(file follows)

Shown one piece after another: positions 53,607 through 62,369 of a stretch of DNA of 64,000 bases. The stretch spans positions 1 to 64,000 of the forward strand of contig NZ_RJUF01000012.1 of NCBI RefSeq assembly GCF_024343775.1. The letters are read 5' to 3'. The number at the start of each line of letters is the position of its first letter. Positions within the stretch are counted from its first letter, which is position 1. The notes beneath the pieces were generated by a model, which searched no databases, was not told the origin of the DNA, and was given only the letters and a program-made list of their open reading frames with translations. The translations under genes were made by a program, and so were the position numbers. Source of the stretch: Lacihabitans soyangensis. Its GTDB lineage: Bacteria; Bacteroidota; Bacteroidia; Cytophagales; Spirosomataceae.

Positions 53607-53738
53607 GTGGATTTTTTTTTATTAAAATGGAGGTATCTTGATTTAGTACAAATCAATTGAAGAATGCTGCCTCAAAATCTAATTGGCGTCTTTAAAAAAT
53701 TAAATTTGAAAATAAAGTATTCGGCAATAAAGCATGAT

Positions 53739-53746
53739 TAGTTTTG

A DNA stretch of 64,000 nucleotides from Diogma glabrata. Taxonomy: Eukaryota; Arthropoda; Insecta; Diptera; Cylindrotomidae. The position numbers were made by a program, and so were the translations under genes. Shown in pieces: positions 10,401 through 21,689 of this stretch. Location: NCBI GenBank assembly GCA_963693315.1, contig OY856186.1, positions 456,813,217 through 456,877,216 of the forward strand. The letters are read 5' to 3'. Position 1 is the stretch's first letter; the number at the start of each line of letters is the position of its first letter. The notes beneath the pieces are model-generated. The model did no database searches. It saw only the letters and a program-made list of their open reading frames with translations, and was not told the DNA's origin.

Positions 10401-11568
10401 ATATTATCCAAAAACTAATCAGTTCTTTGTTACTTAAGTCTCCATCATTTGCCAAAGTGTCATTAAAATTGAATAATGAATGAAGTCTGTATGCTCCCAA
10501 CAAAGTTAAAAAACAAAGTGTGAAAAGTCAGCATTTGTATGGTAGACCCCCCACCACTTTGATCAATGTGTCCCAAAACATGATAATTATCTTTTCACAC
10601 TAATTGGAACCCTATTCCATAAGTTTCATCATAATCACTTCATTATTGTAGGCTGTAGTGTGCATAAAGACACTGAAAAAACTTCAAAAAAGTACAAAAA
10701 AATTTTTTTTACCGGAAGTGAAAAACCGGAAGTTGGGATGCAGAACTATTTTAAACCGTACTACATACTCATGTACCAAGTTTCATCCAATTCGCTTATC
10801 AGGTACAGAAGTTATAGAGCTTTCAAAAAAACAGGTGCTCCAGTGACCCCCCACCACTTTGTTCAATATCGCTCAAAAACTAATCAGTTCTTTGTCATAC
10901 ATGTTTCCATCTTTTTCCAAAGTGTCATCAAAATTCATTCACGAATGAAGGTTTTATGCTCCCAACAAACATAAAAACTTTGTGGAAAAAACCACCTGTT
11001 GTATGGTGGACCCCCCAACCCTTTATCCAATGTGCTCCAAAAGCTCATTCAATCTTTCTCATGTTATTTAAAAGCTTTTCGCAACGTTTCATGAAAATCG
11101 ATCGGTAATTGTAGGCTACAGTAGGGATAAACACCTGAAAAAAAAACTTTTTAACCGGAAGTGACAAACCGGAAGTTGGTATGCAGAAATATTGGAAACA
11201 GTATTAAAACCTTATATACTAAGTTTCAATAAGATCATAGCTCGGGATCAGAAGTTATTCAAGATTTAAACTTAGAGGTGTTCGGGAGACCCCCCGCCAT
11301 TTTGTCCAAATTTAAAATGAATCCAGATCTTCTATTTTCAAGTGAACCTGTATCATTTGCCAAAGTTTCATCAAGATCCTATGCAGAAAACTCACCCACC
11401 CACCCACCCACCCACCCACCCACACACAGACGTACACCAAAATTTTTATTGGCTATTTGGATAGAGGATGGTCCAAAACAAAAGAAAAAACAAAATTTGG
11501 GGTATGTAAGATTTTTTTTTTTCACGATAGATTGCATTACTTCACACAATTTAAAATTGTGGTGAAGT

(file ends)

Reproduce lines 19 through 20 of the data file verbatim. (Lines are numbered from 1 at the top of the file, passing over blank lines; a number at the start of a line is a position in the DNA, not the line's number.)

11401 CACCCACCCACCCACCCACCCACACACAGACGTACACCAAAATTTTTATTGGCTATTTGGATAGAGGATGGTCCAAAACAAAAGAAAAAACAAAATTTGG
11501 GGTATGTAAGATTTTTTTTTTTCACGATAGATTGCATTACTTCACACAATTTAAAATTGTGGTGAAGT